THE implementation of the GST is bringing bad news from all directions.
There will be more bad news, and maybe even more to come – that is the stark realities on the
Already, eateries in places like Miri are already capitalising on the GST just to hike the price of their foodstuffs, regardless of whether these premises are affected by GST or not.
Many coffeeshops and restaurants are simply hiking the costs of their food and drinks at will.
That is not the worst of the bad news.
I think the worst is maybe relating to the housing sector.
Three days ago, I had tea with a very senior manager of a major housing development company and he told me the prices of construction materials were going to shoot up very soon.
“The new batch of construction materials we are ordering from outside Sarawak like steel bars will soon cost much more than now.
“Transportation costs are also going up because transporters are going to charge GST,” he confided.
“This will happen in the shipping sector and also the lorry and land cargo sectors, as well as the port sector.
“All these extra costs coming from the GST will be passed down to the house buyers. They are the ones ultimately having to bear the end results of GST.”
Even though the government leaders in Putrajaya had given many assurances that GST will not burden the rakyat, the realities on the ground are very different from the politicians’ words.
Already, the construction sector in Sarawak had been hit before by a drastic hike in the price of steel bars – the very basic products for the building of residential houses, industrial factories, commercial complexes and office blocks.
There had been a surge in the price of steel bars by several notches since the past two years following the government’s move to reduce fuel subsidies that had led to the increase in price of diesel and petrol.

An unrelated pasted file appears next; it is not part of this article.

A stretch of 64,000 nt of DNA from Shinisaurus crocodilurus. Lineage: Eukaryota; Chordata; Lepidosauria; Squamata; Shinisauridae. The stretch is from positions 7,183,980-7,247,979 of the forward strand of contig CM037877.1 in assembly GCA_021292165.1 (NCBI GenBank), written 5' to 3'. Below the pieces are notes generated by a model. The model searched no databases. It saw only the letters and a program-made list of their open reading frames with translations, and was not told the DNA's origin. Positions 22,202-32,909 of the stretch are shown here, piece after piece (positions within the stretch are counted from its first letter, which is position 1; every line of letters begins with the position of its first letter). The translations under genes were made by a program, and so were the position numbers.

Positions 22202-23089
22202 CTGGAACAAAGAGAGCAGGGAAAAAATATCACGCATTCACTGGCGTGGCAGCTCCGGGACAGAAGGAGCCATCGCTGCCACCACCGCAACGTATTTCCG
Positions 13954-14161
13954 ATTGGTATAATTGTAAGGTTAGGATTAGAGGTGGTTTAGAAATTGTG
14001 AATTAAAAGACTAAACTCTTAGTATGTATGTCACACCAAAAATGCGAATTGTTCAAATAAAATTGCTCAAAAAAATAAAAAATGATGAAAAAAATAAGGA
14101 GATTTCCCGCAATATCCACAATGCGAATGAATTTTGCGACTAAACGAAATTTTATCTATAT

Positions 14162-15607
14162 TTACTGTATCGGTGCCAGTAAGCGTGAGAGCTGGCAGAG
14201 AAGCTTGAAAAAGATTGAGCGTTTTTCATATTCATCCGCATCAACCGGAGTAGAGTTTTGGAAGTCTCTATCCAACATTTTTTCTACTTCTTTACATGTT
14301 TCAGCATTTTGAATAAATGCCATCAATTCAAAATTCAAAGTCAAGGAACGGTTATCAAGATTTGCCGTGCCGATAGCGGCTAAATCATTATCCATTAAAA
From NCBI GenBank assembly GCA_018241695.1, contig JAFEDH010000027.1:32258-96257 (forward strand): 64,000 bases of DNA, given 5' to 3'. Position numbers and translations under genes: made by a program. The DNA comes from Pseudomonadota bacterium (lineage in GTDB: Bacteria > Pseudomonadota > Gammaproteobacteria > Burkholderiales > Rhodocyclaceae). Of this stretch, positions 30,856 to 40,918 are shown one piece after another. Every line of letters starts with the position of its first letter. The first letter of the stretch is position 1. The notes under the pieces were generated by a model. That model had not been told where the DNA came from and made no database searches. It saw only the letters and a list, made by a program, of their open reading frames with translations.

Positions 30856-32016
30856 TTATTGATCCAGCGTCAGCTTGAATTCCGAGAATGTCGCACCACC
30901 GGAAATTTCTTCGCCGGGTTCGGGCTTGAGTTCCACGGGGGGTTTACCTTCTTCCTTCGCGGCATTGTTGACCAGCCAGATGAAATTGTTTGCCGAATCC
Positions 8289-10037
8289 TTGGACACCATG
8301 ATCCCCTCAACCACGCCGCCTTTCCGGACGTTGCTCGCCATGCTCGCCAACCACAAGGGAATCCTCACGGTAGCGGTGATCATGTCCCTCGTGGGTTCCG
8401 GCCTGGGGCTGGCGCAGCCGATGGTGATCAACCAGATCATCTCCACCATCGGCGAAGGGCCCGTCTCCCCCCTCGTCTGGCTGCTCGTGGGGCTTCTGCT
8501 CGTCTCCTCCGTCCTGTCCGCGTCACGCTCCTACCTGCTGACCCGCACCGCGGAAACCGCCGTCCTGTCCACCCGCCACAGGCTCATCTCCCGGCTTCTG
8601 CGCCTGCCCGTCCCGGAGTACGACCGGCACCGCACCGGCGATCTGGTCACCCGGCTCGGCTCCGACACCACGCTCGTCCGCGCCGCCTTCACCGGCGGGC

And if that is not enough, transportation companies in Sarawak had increased their charges by at least 15%.
Sarawak Metro was informed by builders in Miri and Bintulu that they are going to hike the prices of newly-built houses and also other construction-related services like building repairs and renovations because they are suffering from higher overhead expenditures following the GST move.
A ground check with several construction towkays confirmed that they have already been hit by the price surge of steel and that the price increase will be felt by the rakyat to a considerable extent.
There is also a danger that there will be more price hikes soon, especially in the prices of premix cement and also in the costs of lorry transportation.
The steel bars used in the construction sector in Sarawak are all imported from Peninsular Malaysia.
Last time, Sarawak had a steel mill, but after it stopped operation, it has to import from west Malaysia.
“The suppliers from the peninsula had increased their charges and we therefore have to pay extra for the steel bars now,” said the manager I spoke with.
The GST move has now resulted in a series of chain increase in costs that will ultimately be felt by the rakyat.
While it is understandable that the government has to eventually expand its tax structure in order to gain more revenue, it cannot result in a multi-fold chain reaction that sees the sky-rocketing of prices of many goods and services.
In 2008, the government drastically reduced the subsidies of fuel and then other social and economic sectors suffered immediate drastic impact because the prices of everything shot up.
The manager said: “Now, we are again seeing the same effect. When the prices go up, they never come down – that is a fact.
“The government must come up with some sort of mitigating plans on how to ensure it can still control the prices of essential goods and services.
“Right now, there is a lack of such mitigation and control plans. There is a danger everything will go haywire in terms of price increase,” he stressed.
A housing sub-contractor in Miri also said that there was a danger that other materials used in the construction industry, such as tiles, glass materials and roofings, might also see a price hike soon.
A lot of these materials, especially the higher quality ones, are also imported from the peninsula states, as well as from foreign countries.
That is bad news, and I am afraid there will be more to come in the months ahead.